Iranians Launch #Jeans on Twitter, Mock Netanyahu

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Ynet 

Iranian youngsters armed with nothing more than camera-phones and a Twitter account took aim at [Israeli] Prime Minister Benjamin Netanyahu, who said that he wishes for the day Iranians will be able to wear blue jeans.

Twitter was flooded with photos of young Iranians wearing jeans, in a clear jab at his comments for the Persian-language BBC channel: "If they had a free go, they'd toss out this regime, they'd go in blue jeans," he said.

Though the first tweets were posted in Persian, many English ones followed, with the #IRANJEANS hash-tag, which became an instant hit.

Berating Netanyahu, one post shows a child in jeans and the text: "Hey Netanyahu, meet Eliraza Ahmad Roshan, the son of a nuclear scientist you killed. He wears Iranian blue jeans."

Another posted a photo of a market which sells jeans and wrote: "Mr. Netanyahu, here's a shop for weapons of mass destruction."

Another tweeted: "I can send my photo to Netanyahu if his spies here have not seen people in jeans."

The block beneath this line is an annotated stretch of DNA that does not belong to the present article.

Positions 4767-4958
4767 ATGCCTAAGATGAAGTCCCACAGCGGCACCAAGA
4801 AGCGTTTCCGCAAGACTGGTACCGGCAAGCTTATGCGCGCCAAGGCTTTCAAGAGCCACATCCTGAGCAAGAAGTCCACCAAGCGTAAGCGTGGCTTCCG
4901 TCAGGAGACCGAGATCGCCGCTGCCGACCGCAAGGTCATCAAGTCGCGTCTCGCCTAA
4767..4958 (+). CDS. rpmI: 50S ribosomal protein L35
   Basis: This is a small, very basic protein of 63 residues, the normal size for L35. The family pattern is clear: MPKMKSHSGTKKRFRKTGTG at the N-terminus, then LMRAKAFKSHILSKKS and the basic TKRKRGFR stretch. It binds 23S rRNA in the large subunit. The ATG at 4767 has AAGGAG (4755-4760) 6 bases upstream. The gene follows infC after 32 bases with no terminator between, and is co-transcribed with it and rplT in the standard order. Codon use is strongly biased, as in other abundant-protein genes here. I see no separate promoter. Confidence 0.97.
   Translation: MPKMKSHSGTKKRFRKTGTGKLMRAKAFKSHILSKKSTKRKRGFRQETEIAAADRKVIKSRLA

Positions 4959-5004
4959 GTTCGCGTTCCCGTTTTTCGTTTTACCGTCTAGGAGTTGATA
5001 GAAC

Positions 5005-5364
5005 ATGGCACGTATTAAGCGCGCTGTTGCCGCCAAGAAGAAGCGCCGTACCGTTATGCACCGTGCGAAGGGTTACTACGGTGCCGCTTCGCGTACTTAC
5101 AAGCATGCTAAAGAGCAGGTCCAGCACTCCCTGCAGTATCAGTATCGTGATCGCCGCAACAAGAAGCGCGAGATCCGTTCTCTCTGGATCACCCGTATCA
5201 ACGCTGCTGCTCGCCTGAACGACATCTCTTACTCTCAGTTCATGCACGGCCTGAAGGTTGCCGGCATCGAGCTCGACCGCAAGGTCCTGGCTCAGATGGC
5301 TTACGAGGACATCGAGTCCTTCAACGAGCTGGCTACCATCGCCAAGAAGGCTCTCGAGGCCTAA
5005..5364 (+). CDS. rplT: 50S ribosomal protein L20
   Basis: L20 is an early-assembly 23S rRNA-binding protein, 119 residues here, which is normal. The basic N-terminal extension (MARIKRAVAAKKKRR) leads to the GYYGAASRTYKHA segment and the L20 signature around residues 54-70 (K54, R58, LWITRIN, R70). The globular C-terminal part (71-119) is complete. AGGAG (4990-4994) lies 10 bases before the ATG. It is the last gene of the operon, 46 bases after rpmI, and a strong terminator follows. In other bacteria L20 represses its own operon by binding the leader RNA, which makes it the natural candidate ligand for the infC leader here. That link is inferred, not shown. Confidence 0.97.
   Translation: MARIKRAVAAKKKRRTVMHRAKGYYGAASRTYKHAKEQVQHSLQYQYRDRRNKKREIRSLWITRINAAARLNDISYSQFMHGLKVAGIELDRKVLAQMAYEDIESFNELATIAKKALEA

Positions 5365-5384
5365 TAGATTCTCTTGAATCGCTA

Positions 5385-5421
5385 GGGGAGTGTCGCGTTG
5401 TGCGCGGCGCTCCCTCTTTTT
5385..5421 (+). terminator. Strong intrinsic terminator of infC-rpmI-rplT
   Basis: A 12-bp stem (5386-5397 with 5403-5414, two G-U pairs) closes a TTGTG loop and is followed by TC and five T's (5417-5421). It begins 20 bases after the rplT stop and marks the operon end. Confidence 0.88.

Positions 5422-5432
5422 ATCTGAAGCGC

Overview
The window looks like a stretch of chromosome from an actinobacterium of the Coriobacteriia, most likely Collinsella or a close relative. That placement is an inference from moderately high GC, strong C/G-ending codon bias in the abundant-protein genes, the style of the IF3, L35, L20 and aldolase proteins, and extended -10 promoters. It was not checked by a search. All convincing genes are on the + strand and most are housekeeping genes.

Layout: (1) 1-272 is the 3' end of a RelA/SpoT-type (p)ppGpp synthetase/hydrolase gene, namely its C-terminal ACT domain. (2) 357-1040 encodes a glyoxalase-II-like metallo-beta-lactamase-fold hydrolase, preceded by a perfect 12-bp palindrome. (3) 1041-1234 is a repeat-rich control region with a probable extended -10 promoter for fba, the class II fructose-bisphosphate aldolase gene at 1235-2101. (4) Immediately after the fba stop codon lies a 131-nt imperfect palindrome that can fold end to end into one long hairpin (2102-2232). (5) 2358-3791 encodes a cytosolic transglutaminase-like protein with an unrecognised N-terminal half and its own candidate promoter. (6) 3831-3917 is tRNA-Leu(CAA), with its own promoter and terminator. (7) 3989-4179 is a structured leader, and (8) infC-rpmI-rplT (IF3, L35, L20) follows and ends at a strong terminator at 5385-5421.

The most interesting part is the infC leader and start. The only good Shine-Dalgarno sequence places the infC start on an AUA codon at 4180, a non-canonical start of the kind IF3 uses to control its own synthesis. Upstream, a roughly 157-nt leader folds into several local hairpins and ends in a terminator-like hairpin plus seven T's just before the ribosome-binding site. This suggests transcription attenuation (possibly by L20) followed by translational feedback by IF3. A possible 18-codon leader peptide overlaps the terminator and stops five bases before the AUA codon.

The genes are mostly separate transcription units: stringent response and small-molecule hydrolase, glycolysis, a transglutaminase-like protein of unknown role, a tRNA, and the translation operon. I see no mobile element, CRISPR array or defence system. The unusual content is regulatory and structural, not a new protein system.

A woman nicknamed Sephi tweeted: "How can Netanyahu thing Iranians aren't allowed to wear jeans, and actually say that in public and embarrass himself."

Another tweeted: "Lol, Netanyahu doesn't know Iranians wear jeans, how can he know that Iran is developing nuclear weapons?"

The foreign editor for the ABC news website, John Williams, tweeted: "Joking aside, awkward for @netanyahu. Israeli intel warning of nukes. But doesn't know #Iran's teens wear jeans & listen to western music!"

Journalist Laura Rosen who covers the nuclear negotiations with Iran tweeted back: "Israelis know. Bibi doesn't. He's stuck in the Cold War."

Netanyahu told the CBS network in a prerecorded interview aired on Sunday: "Rohani is tweeting here, but he doesn't allow the Iranian people to tweet over there in Iran. He's saying all these nice things about Iranian democracy. They are executing people by the hundreds, jailing them by the thousands, any dissident. I mean, that's double talk and sugar talk."

This article was originally published by The Yediot Ahranot

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